Tatum Eagle Shines As Dallas Diamond

In the high school playoffs, the Tatum Eagles are hoping to bring home the state title.
However, one Tatum Eagle has felt the rush of a football championship win not once, but twice.
Last weekend, she led the Dallas Diamonds"to their second consecutive Women's Professional Football League Championship. 
As Diamonds quarterback, Karen Seimears has gone from pageants to play action passes.
"I remember even in kindergarten and first grade them saying girls on this side for kickball, boys on this side for football, Karen, yes you can go if you want," Karen said.
Since playing against the boys on her street as a little girl, Karen has gone pro.
"I was pretty much raised and in school (to think) whatever you want to do, just do it."
Four years ago, when Karen decided she wanted to play professional football, she did it. It was a goal born in the checkout line as she skimmed a Sports Illustrated article about the league.
"It was just a perfect fit," she said. "As soon as I found out it was no question. It was just now I have to get in shape."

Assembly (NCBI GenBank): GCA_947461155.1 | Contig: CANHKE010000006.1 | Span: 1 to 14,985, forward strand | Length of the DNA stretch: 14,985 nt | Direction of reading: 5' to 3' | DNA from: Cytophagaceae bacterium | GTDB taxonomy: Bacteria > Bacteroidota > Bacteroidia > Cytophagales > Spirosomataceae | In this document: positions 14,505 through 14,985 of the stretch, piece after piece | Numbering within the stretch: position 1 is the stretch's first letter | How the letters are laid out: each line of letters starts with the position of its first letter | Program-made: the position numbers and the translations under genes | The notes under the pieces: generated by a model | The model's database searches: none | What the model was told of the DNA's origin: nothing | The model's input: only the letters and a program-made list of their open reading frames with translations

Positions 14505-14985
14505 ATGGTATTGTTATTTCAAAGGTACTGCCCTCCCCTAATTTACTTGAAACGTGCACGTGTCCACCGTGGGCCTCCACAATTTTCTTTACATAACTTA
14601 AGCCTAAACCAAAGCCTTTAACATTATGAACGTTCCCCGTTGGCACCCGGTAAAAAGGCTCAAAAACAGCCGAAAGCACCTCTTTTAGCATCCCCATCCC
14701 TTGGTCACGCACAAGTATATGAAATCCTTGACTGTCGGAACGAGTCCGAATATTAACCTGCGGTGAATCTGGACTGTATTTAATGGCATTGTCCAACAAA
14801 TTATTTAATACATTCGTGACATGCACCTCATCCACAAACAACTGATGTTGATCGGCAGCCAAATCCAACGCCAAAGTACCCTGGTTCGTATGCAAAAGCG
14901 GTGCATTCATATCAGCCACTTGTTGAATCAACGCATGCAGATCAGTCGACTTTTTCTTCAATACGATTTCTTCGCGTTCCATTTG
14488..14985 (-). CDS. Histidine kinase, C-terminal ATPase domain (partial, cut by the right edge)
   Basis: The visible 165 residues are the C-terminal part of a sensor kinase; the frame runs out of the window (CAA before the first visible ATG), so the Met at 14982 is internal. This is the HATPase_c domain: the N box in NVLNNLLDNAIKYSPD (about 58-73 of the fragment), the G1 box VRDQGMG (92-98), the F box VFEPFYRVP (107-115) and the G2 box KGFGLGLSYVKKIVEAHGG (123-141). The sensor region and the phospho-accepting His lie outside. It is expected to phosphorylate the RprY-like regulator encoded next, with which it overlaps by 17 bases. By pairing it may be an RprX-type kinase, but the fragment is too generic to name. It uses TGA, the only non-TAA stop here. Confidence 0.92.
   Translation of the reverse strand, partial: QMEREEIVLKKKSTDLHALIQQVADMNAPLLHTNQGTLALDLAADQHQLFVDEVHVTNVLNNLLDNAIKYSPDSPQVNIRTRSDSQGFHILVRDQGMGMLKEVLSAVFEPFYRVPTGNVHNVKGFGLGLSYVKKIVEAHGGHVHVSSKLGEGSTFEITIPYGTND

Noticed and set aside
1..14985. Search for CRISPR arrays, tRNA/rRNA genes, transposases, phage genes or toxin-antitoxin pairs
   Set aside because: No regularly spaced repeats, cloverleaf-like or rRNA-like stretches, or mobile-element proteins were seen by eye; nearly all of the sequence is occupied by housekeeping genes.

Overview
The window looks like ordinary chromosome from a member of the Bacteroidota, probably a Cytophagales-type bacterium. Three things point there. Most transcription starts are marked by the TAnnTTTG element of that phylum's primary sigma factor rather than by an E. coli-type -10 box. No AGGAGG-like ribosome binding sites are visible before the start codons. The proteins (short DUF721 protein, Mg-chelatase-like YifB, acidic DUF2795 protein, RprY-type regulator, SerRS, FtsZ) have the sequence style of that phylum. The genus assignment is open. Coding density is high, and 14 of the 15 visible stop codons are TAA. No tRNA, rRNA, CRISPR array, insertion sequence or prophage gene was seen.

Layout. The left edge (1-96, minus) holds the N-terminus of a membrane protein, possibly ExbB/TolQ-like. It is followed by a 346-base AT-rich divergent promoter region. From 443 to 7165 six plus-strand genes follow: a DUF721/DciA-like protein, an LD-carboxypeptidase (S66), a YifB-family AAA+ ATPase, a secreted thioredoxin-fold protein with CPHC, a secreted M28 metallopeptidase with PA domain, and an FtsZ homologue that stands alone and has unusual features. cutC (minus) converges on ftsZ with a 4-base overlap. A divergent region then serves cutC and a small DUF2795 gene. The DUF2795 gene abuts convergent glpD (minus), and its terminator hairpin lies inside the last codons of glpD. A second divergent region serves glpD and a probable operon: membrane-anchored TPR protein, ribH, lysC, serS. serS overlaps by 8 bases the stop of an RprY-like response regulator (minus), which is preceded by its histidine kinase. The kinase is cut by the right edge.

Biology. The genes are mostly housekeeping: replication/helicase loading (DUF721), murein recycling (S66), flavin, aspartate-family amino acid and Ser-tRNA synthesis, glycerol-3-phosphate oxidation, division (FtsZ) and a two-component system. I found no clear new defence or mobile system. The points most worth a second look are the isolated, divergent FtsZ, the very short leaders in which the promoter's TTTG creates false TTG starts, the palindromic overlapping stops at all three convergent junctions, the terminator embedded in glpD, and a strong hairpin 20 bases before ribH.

Now in her third year with the Dallas Diamonds, the star quarterback has been offensive MVP. She will soon have her second championship ring, and always wears one.
"I would play this game, whether they paid us, whether anybody listened," Karen's said, "I would pay to play the game. But, to know that you are the best at anything, it's a good feeling."
For the critics, Karen said the women's league is no cakewalk.
"Our philosophy when we're talking to our defense is you knock the snot out of them and then you help them up and tell them you'll be right back."
"I've been sacked a few times, no matter how good they hit you, you want to be the first one up. I want to be up before them and sometimes the world is spinning but you don't want them to think they hit you hard."
Karen believes the word "tomboy" will soon no longer exist, as the line blurs for things 'just for men' or 'just for women.' She thinks someday her story will not seem so unique.
"I do believe that women's football won't be a novelty in 15 or 20 years. It would be something that I hope has the success of the WNBA. It will be nice to know that our names written down in that book."
When she's not on the field, Karen teaches media-technology, has created a feature film and documentary and is a minister for the Church of God. Adding to her resume, after graduating from SFA, she wrote speeches for Ross Perot and helped with campaign ads for then governor George W. Bush.

Maya Golden reporting, mgolden@kltv.com